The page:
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Over 120 Nations to Sign Climate Deal in April

More than 120 countries will sign the UN's accord to fight global warming, French ecology ministerl said Wednesday. Continue reading →

More than 120 countries are ready to sign the UN's accord to fight global warming, French ecology minister Segolene Royal said Wednesday.

Royal said the strength of support meant the climate deal clinched in Paris last year would likely be ratified in New York on April 22.

Almost 200 governments reached an agreement in December which set a target of limiting global warming to "well below" 2.0 degrees Celsius (3.6 Fahrenheit) compared to pre-industrial levels.

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"I fixed an objective ... of a hundred signatures and we are now at over 120 signatures," Royal, who took over as head of the COP21 this year, told a press conference in Paris.

Garnering a "record number of signatures with such a brief delay... will allow us to begin the ratifications."

COP21 is the acronym for the 21st conference of parties to the UN climate arena.

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The 32-page deal also calls on rich nations to muster at least 100 billion dollars (90 billion euros) a year in climate aid from 2020. Just how that will happen has yet to be worked out.

The deal only comes into force, however, if at least 55 countries responsible for at least 55 percent of global greenhouse gas emissions ratify the accord.

Top emitters the United States and China will be among the nations signing the Paris climate agreement in New York, the White House announced last week.

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The European Union also agreed to sign last month, and Royal said another key developing country, India, had also agreed.

"We have also received commitments from practically all the African countries," she added.

Royal, heads the UN's COP21 climate forum and thus plays a key role in brokering agreements, said that 60 countries would send their head of state to the signing ceremony in New York.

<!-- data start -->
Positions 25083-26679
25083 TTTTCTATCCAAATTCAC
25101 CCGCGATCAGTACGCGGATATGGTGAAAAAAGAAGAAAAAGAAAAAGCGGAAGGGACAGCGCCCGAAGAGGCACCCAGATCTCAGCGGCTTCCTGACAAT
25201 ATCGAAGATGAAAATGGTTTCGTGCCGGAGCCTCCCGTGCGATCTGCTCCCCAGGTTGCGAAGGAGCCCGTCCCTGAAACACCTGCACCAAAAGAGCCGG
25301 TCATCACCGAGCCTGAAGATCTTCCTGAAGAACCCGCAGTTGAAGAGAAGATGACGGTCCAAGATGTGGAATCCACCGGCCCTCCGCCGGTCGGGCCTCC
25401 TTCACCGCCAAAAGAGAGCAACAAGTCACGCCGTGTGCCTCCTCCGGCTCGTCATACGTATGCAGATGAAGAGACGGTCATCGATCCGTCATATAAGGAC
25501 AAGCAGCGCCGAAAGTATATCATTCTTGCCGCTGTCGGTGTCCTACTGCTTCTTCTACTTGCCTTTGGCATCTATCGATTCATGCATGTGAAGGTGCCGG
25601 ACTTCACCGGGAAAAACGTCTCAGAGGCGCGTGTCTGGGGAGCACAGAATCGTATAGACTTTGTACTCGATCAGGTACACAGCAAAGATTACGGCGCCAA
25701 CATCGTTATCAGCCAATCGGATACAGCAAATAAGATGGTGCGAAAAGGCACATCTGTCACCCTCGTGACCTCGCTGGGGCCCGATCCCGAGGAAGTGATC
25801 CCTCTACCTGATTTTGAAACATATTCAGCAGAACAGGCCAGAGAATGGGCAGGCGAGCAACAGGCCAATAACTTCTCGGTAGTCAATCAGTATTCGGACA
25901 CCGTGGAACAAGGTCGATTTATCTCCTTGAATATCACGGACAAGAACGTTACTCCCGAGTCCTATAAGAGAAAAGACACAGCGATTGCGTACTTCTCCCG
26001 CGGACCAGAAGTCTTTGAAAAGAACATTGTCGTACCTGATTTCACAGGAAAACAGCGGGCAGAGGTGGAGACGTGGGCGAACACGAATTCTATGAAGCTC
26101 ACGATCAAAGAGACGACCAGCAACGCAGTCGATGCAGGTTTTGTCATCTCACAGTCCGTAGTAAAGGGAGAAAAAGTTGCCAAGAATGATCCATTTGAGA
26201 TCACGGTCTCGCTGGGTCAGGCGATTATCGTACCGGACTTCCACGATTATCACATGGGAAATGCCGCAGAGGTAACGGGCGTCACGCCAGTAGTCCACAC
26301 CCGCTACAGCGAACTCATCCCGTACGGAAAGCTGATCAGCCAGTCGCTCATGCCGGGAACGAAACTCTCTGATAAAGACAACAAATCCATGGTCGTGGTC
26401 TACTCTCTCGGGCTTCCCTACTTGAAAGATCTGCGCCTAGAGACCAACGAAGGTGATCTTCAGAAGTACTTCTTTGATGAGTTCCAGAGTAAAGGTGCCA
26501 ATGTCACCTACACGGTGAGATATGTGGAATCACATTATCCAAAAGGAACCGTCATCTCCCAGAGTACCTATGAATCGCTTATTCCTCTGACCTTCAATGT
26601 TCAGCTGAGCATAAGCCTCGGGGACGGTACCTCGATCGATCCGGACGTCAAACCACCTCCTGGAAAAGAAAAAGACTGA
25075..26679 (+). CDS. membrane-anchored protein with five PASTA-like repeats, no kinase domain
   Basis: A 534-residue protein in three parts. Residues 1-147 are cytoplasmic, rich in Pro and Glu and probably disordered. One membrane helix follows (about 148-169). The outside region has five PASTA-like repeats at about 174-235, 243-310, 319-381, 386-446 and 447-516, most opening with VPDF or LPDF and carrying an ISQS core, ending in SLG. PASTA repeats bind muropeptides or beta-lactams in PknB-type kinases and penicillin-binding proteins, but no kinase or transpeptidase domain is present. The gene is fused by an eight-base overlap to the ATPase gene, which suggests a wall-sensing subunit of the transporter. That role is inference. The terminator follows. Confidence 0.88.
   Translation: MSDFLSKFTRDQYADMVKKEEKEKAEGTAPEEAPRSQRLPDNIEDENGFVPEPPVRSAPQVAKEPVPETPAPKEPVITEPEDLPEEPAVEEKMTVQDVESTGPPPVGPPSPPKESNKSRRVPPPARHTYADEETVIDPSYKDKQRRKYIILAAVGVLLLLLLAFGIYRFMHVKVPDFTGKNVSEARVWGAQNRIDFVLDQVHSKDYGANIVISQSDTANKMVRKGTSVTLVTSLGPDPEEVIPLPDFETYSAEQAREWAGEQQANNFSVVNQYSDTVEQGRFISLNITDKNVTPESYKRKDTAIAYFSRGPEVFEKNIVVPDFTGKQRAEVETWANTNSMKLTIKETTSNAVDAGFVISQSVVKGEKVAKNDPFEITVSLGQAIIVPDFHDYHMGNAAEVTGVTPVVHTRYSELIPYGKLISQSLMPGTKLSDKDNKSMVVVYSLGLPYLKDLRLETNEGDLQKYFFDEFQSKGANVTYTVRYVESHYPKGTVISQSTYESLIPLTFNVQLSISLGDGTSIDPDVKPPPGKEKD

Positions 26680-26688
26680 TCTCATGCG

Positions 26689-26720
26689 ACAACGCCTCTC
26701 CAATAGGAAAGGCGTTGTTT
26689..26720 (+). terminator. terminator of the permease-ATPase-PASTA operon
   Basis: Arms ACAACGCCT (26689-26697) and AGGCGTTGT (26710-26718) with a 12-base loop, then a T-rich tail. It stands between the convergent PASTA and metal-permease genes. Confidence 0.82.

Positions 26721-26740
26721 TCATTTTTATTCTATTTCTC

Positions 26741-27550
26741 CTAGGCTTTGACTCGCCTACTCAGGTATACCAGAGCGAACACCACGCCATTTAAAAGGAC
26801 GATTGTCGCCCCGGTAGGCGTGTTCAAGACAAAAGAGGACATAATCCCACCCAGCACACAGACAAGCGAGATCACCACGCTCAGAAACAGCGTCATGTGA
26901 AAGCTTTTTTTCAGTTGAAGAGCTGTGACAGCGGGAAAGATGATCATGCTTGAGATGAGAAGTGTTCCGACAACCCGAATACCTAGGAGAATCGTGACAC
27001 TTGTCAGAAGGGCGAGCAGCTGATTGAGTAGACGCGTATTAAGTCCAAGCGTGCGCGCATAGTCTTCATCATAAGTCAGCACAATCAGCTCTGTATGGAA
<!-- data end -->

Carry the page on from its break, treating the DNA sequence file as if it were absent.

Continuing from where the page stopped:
You've heard a lot about how human-driven climate change will lead to hotter temperatures, cause sea levels to rise and make storms more intense. But it's projected to have plenty of other unpleasant and even disastrous effects as well. Here are 10 of them. Scientists believe that rising temperatures will lead to increased evaporation of the Great Lakes' water, and precipitation won't make up the difference. That means we're likely to see declines in water levels over the next century, and one study predicts they may drop as much as 8 feet.

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Thanks to climate change, jumbo-sized ragweed plants will spew out more pollen for a longer, more miserable allergy season.

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By altering the wild environment, climate change makes it easier for newly mutated microbes to jump between species, and it's likely that as a result, diseases will emerge and spread across the globe even more rapidly.

A recent Nature article reported that male Australian central bearded dragons have been growing female genitalia because of rising temperatures, a phenomenon that had not previously been observed in that species.

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Rising sea levels are wiping out beaches all over the world already. Importing fresh sand and building them up again is only a temporary solution. To make matters worse, there's currently a sand shortage, due to demand from fracking, glass and cement making.

Bark beetles are eating old growth forests, because the winters aren't cold enough to kill them off. So more trees like this American Elm will die.

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Warmer temperatures mean there will be more water vapor trapped in the atmosphere, leading to more lightning. A University of California-Berkeley study predicts that lightning strikes will increase by about 12 percent for every degree Celsius gained.

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Wine grape harvests are being hurt. Regions that have historically supplied the world’s best wine will no longer be hospitable climates to grow wine grapes, according to research by the Environmental Defense Fund and others.

Coffee flavor depends upon really narrow conditions of temperature and moisture, and climate change is going to wreak havoc with that. Worse yet, as coffee growing regions become warmer, pests that couldn't survive in the past will ravage the crops. This is already being seen in Costa Rica, India and Ethiopia, which have experienced sharp declines in crop yields.

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Scientists say that as ice sheets and glaciers melt, the weight that's removed from the Earth's crust changes the stresses upon volcanoes. That unloading effect can trigger eruptions.

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